For many investors, HSBC, Europe’s biggest lender with a venerable place in Britain’s banking industry, offers little to fault: It is doing well and has focused on its fastest-growing and most profitable operations, those in Asia.

But for the firm’s biggest investor, Chinese insurance giant Ping An, that’s not enough.

Over the past year, Ping An has waged a campaign to convince HSBC to somehow spin off its Hong Kong-based operations, opening up the bank’s global empire to improve its financial performance. It’s a move that HSBC’s board of directors has strongly resisted as costly and ineffective.

The clash will come to a head at HSBC’s annual shareholder meeting in the English city of Birmingham on Friday, where investors will vote on two Ping An-backed proposals, including one that would push the bank to regularly consider revamping its global structure.

Those initiatives face long odds, even with Ping An holding an 8 percent stake. Influential investor advisory firms oppose the moves, and HSBC’s latest financial results were strong, earnings reports It far exceeded expectations. But Ping An, which first invested in HSBC in 2017, has shown little inclination to pull out.

Since its founding in 1865 in Hong Kong, HSBC was destined to serve as a bridge between East and West. Since then, it has moved its headquarters to Britain and expanded its financial reach around the world, with nearly $3 trillion in assets that rank it among the top 10 global banks.

Still, the company continues to draw almost half of its revenue from clients in Asia, including Hong Kong and mainland China, with the rest coming from Europe, the Middle East and North America. And it has moved to sell operations in less important markets, including retail banking in Canada and the United States.

That exceptionally strong presence for a Western bank in growing Asian markets puts HSBC on solid footing, particularly as China’s economy emerges from pandemic lockdowns.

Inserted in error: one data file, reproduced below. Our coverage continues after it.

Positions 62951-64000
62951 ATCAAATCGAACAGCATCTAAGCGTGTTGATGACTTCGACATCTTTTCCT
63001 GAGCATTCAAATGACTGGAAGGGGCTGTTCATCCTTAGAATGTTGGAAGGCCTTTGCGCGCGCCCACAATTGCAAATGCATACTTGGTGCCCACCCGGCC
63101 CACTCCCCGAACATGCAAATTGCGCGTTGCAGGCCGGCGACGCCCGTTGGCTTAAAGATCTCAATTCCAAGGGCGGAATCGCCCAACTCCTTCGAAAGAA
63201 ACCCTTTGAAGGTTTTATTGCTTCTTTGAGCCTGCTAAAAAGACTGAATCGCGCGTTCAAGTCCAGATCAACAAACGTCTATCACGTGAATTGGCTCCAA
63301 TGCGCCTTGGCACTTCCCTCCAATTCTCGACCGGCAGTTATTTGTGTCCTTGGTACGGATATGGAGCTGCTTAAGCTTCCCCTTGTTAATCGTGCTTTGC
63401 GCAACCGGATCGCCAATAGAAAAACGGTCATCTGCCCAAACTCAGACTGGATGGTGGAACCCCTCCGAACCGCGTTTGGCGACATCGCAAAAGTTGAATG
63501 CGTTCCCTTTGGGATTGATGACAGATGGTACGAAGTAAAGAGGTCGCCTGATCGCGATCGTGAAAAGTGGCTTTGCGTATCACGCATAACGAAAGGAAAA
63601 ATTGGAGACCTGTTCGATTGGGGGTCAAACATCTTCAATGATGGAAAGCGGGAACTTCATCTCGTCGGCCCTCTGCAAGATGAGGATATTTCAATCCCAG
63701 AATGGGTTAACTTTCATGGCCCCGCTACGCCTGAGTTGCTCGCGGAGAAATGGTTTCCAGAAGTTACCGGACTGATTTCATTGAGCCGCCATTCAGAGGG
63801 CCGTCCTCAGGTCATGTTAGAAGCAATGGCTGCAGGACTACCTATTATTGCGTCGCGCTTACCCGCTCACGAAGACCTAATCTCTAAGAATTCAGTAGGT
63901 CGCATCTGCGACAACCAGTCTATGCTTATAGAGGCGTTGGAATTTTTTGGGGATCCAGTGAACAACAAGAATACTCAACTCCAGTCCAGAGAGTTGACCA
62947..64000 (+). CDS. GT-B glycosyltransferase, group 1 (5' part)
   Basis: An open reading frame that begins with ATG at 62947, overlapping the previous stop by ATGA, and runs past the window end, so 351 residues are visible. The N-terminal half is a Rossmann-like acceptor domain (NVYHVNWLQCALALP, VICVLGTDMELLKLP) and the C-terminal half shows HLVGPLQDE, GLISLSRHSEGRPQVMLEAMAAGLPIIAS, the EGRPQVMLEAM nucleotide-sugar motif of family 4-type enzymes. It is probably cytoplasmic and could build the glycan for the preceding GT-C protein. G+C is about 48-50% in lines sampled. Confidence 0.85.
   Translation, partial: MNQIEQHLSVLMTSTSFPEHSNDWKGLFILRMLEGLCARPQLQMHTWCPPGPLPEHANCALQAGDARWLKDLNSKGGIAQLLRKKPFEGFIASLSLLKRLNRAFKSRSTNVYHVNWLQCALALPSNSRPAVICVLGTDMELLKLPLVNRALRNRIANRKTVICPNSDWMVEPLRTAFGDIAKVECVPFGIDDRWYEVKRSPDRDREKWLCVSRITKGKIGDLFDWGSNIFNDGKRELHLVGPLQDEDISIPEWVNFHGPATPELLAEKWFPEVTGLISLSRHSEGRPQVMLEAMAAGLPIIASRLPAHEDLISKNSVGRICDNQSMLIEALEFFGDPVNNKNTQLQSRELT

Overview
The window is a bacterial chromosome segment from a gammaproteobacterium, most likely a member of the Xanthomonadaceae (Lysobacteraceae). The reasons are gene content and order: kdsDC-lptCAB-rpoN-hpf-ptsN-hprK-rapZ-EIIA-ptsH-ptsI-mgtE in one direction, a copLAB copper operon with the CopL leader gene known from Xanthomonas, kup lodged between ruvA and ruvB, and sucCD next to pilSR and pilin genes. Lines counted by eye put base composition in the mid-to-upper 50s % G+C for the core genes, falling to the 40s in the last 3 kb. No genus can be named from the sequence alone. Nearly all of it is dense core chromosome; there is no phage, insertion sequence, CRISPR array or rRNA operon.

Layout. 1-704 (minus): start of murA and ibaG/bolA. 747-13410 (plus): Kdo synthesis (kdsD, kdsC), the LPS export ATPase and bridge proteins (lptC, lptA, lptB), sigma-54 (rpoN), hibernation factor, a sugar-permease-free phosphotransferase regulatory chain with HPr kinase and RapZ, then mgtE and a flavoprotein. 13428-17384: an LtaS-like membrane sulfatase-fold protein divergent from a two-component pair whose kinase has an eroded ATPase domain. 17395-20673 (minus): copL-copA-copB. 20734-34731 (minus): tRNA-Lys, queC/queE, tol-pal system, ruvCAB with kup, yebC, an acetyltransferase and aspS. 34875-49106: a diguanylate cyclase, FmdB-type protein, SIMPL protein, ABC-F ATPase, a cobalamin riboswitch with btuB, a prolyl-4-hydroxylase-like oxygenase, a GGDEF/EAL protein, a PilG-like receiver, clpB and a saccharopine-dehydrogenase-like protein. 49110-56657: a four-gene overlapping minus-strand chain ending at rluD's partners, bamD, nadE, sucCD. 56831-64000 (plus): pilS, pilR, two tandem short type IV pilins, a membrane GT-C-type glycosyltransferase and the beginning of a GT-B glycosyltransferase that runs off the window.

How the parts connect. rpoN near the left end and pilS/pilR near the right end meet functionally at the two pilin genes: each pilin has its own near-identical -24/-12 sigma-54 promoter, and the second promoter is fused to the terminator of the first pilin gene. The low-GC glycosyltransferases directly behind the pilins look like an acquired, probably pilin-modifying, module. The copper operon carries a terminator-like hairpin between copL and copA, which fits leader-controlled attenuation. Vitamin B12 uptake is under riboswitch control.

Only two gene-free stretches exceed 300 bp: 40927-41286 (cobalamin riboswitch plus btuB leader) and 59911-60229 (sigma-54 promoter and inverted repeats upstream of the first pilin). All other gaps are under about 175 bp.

But for Ping An and some other investors, the bank hasn’t done enough to boost its business in China, instead diverting money from them to support slower-growing operations in the West. Especially upsetting to those shareholders was HSBC’s suspension of stock dividend payments in early 2020, after the Bank of England banned British banks from paying them to conserve capital during the pandemic.

The insurer is also concerned that HSBC will be affected by geopolitical tensions between Beijing and the West. The bank has come under fire in China for helping in the US prosecution of Meng Wanzhou, chief financial officer of telecommunications giant Huawei. But it has also drawn a rebuke from US lawmakers for freezing the accounts of pro-democracy activists in Hong Kong, at the behest of local authorities, and for the then head of HSBC’s Asia operations publicly endorsing a national security law imposed by Beijing on the territory.

Ping An is a giant in its own right: it is the largest insurance in the world company, but also offers healthcare and banking. He has lobbied HSBC executives to consider various ways to disrupt its Asian operations, only to be repeatedly turned down. Last month, he supported shareholder proposals to require HSBC to regularly review its structure and restore its dividend to pre-pandemic levels.

“We have been very disappointed in the continued closed-minded attitude of HSBC management towards all solutions,” said Michael Huang, chief executive of Ping An’s asset management arm, in a statement. said in a statement.

In a concession to objections from HSBC management, Ping An has proposed listing the bank’s Hong Kong arm as a separate publicly traded company, while allowing HSBC to retain a majority stake.

Even then, the bank said it was not convinced. That stance was backed by shareholder advisory firms that advise investors on how to vote in corporate elections. One of them, Institutional Shareholder Services, cited a “lack of detailed justification consistent with the implications of the proposal” in recommending rejection of the plan.

Days before the annual meeting on Friday, HSBC’s first-quarter earnings report probably garnered more support from other investors. The lender said its earnings beat investors’ expectations: After-tax profit more than tripled from a year ago, to $11 billion, thanks to higher interest income and one-time accounting gains.

“It’s hard to find holes” in the results, Perlie Mong, a research analyst at Keefe, Bruyette & Woods, said in a telephone interview. “It’s a very strong rhythm.”

Of more significance to anxious shareholders was HSBC’s commitment to buy back up to $2 billion of its shares, a move to help boost the share price, and to resume paying a quarterly dividend for the first time since 2019. The director The bank’s executive, Noel Quinn, suggested that the lender could return more money to investors, citing the results as evidence of a winning strategy.

“I think our first-quarter results reinforce our recommendations and demonstrate that our current strategy is the fastest and surest way to improve returns,” Quinn told analysts on Tuesday.

In a statement, Ping An said the positive results were the result of accounting measures and interest rate increases, saying it still supported shareholder proposals.

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